I wrote this in an email to ARocket a year ago after last year’s Space Access, and I still haven’t figured out any answers to it. It is in regards to Reaction Engines’ single stage to orbit (SSTO) “Skylon” hydrogen powered spaceplane: [http://www.reactionengines.co.uk/skylon.html]. The project seems to be continuing on, so it remains relevant, if only to about two dozen people in the world. Begin quoting:
Running the numbers on Skylon, I’m left with the unfortunate question of “what is worth launching 7262 metric tons of at near-term launch prices?”
Take the gross lift off weight (GLOW) and $15B development cost from the recent Skylon article on space.com, http://www.space.com/11414-skylon-space-plane-british-engine-test.html . Pretend that the GLOW is 75% hydrogen, that hydrogen is $5/kg, and they get ops down so that the cost of a flight is down to 3 times the cost of the hydrogen alone. That comes out a bit north of $3M per flight, which is a nice price for a bit more than 10 metric tons to low earth orbit (LEO).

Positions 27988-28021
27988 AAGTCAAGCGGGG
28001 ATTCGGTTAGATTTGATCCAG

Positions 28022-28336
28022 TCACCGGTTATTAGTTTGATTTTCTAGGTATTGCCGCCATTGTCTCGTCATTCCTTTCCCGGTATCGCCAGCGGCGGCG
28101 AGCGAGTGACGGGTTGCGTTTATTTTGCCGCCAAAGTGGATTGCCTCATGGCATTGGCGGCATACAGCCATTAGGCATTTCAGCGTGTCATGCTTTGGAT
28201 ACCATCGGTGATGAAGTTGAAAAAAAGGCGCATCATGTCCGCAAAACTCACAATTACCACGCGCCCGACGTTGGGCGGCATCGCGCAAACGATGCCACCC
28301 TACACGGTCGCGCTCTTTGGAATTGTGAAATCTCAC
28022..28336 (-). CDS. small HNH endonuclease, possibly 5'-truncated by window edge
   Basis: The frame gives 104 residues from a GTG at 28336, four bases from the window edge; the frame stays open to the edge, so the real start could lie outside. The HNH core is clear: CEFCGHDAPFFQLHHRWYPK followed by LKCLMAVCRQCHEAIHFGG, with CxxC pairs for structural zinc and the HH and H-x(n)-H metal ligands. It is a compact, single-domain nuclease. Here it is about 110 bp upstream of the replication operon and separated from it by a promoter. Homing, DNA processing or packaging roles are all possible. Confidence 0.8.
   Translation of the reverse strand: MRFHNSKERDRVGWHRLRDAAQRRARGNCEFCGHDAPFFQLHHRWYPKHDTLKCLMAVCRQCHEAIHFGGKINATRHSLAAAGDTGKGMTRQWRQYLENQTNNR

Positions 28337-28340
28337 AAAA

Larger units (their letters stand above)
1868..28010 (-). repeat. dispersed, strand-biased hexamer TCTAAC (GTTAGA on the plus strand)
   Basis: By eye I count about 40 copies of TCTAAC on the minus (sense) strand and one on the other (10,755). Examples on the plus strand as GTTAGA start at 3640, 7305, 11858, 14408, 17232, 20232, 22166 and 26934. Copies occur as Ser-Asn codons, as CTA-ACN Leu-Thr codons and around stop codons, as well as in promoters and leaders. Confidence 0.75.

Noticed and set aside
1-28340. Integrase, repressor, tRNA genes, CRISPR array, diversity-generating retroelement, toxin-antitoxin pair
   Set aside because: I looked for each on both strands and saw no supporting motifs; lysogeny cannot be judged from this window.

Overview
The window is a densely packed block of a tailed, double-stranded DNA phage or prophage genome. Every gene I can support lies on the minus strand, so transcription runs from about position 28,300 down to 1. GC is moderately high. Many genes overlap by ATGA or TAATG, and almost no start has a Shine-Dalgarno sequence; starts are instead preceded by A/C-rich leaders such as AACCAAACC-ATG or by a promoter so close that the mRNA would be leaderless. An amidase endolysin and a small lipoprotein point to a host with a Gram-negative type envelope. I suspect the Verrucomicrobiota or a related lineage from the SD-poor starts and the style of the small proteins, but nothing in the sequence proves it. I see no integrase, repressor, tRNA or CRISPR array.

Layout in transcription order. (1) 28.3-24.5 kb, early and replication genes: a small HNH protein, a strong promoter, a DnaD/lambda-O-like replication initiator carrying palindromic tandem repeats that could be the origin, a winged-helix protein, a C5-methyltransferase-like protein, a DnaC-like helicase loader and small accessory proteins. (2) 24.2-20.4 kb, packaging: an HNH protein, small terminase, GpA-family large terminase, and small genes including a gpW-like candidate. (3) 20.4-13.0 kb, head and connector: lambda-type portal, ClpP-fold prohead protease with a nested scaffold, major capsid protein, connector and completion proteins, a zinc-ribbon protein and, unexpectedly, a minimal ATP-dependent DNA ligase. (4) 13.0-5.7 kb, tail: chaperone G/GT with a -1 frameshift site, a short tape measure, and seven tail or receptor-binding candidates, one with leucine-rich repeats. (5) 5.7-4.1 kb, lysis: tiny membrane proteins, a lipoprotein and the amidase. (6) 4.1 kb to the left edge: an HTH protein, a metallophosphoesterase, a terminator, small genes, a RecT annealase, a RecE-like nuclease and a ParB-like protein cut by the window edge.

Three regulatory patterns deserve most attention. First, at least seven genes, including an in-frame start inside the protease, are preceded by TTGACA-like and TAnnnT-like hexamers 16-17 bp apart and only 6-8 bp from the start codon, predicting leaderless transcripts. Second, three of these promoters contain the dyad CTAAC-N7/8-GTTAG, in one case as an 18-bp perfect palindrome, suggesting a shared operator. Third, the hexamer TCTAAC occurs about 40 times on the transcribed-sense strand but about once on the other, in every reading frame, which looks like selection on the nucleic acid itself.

But the development cost still sinks it. If you compare the $15B plus the per flight cost vs. $125M per 53 metric ton Falcon Heavy (FH), you have to fly 7262 metric tons of stuff into orbit before the Skylon is cheaper. Admittedly it could be much cheaper then, but over how many years and flights can you realistically distribute the development cost? If you charge $500/lb from the start then it takes 7340 flights to break even, 75419 metric tons to orbit.
Even that ‘low’ number assumes a passel of things that are extremely unlikely, such as replacement Skylons being free (at their stated lifetime it would take four vehicles to do the FH-equiv flights), and that SpaceX wouldn’t make any improvements or figure out any reusability in 138 FH flights. In reality it’d be a lot more that 7000MT before it would break even.
7000MT seems like it should be on the same order as the mass of everything ever launched into orbit put together.
I really like reusability, and certainly wouldn’t mind having SSTO spaceplanes flying around on a regular basis. But it seems like the only way it can realistically happen is to stick someone with the development cost without their consent, whether that is wiping out the first group of stockholders or sticking it on a country’s taxpayers. Call it the Concorde model. Or the Shuttle model, for that matter.
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